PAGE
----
The Mendacity Behind Obama's Mockery of the Cash-for-Iran Story
What's now clear is that Obama misled the public months ago, with an artfully crafted tale -- omitting any mention of all that colorful cash. On Jan. 17, the same Saturday that Iran freed the American prisoners, Obama delivered a long statement, celebrating the formal implementation a day earlier of the Iran nuclear deal. In the same statement, Obama announced as if it were a separate issue -- "a second major development" -- that "several Americans unjustly detained by Iran are finally coming home." Framing this strictly as a prisoner swap, Obama added that "in a reciprocal gesture" seven Iranians charged or convicted of crimes in the U.S. were being released (he neglected to add that the U.S. was also dropping extradition requests for another 14 Iranians).
Then, as if turning to yet another, independent issue, Obama mentioned the payment to Iran, but without naming any actual amount, or time frame, or how the funds would be conveyed. He said, "the third piece of work that we got done this weekend involved the United States and Iran resolving a financial dispute that dated back more than three decades." Obama advertised this settlement as a terrific deal for America, while omitting entirely such eye-catching specifics as the information that he had directly approved a $1.7 billion payout to Iran, starting with a $400 million airborne stash of cash that we now know was touching down in Tehran within hours -- give or take -- of his public remarks.
Instead, Obama announced the payment in generic terms, further smoothing over the implications by using the passive voice: "Iran will be returned its own funds, including appropriate interest, but much less than the amount sought."
To the extent Obama used his high-profile podium to name any particular sum, he mentioned not the payout, but his rough estimate, purely hypothetical, that this deal might ultimately save America money. He said (the italics, highlighting the speculative nature of his statement, are mine): "For the United States, this settlement could save us billions of dollars that could have been pursued by Iran." Obama then used that bait-and-switch bit of guesswork about "billions" in savings to justify the timing: "So there was no benefit to the United States in dragging this out."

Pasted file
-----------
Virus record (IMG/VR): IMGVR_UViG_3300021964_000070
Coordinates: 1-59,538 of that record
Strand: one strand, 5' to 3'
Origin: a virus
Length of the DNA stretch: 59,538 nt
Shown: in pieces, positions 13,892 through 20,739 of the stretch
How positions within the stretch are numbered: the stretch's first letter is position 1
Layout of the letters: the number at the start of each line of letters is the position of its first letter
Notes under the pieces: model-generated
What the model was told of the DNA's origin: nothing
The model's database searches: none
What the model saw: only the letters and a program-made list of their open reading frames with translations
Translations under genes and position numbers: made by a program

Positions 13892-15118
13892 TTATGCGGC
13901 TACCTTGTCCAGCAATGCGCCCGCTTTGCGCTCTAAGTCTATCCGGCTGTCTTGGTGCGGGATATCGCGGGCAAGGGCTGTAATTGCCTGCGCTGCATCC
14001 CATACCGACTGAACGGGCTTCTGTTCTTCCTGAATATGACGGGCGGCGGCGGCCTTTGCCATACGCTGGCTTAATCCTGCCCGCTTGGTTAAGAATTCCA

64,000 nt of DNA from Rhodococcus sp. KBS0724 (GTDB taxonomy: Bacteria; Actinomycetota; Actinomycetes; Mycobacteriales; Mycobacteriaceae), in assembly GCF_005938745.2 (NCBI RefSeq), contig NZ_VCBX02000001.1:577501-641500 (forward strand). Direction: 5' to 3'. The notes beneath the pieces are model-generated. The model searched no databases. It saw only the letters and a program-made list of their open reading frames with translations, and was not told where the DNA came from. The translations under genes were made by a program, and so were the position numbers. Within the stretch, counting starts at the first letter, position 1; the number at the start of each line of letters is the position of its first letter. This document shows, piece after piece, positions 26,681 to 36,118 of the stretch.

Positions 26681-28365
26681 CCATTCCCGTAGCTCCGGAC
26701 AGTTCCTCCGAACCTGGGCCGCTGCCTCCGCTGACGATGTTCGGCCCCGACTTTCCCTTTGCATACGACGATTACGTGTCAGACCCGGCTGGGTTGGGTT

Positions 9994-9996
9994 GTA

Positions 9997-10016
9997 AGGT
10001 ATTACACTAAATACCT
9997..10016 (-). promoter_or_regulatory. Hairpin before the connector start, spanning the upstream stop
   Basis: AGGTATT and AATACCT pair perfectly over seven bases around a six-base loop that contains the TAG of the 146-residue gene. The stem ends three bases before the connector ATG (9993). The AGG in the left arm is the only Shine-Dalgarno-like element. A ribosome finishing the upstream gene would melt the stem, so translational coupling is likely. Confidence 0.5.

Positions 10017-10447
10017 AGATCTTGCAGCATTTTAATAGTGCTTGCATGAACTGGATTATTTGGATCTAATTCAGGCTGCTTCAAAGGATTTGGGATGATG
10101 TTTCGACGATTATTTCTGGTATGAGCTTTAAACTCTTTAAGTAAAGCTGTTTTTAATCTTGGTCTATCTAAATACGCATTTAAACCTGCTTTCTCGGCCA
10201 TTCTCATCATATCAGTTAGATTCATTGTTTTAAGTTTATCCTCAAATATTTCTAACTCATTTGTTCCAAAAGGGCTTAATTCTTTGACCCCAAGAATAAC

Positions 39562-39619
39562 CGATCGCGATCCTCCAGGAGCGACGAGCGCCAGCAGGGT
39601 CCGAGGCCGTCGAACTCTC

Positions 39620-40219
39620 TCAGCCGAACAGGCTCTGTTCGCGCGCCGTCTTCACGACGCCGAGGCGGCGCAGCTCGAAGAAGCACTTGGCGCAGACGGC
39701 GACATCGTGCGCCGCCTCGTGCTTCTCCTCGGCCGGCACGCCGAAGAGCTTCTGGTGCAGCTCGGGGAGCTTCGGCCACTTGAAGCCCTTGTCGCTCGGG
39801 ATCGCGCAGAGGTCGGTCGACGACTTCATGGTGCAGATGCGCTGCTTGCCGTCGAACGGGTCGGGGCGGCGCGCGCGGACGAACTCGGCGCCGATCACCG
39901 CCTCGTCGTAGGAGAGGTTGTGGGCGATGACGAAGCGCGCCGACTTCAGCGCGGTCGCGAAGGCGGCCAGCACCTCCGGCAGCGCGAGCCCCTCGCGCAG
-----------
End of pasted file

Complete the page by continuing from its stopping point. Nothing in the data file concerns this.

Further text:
Actually, it's far from clear that there would have been no benefit to dragging out any settlement. Four previous American presidents had already dragged it out, quite rightly postponing the day that terror-sponsoring Iran might get its hands on a payout. But not Obama.
Obama deflected to Secretary of State John Kerry the job of handling the public "messaging" about the actual sum the U.S. had agreed to pay Iran, which totalled $1.7 billion. On that same day of Obama's statement, and Iran's prisoner release, Jan. 17, Kerry put out a press statement saying the U.S. and Iran had settled a dispute over roughly $400 million paid by Iran long ago, under the Shah, for a U.S. arms deal that fell through after Iran's 1979 Islamic revolution. Kerry described the agreement as if it were relatively routine, saying it was: "the latest in a series of important settlements reached over the past 35 years at the Hague Tribunal." Citing "litigation risk" as the reason the Obama administration had chosen to settle this dispute that dated back well over three decades, Kerry said Iran would receive the $400 million plus "a roughly $1.3 billion compromise on the interest."
Finally, this week, The Wall Street Journal's Jay Solomon and Carole E. Lee broke the news of the secret Obama-approved cash airlift in mid-January to Iran. Their story included such details as the U.S. government swapping 400 million U.S. dollars into euros, Swiss francs and other currency via the Dutch and Swiss central banks, loading the cash on pallets and flying the loot to Tehran's Mehrabad Airport aboard an unmarked cargo plane. The Journal cited a report from an Iranian news site close to Iran's Islamic Revolutionary Guard Corps, the Tasnim agency, which said the cash arrived on the same day the American prisoners left, Jan. 17.
Forced to admit that the cash shipment took place, the Obama administration now appears to be having great difficulties locating information on what time the cargo plane landed in Tehran -- before or after the American prisoners took off? Asked about this at a press briefing on Thursday, State Department spokesman Mark Toner replied: "I don't believe we've gotten clarity on that."
There's also no clarity to date on how the Obama administration handled the payout to Iran of the additional $1.3 billion in interest. On Thursday The Wall Street Journal reported that "administration officials said the remaining $1.3 billion was later paid out of a fund used to pay judgments and settlements of claims against the U.S." But the Journal story included no information on how or when the U.S. made that additional payment, most likely because the administration won't say. Also this Thursday, the New York Times reported: "White House officials have declined to say whether the rest of the $1.7 billion payment (including $1.3 billion in interest) was also made in cash."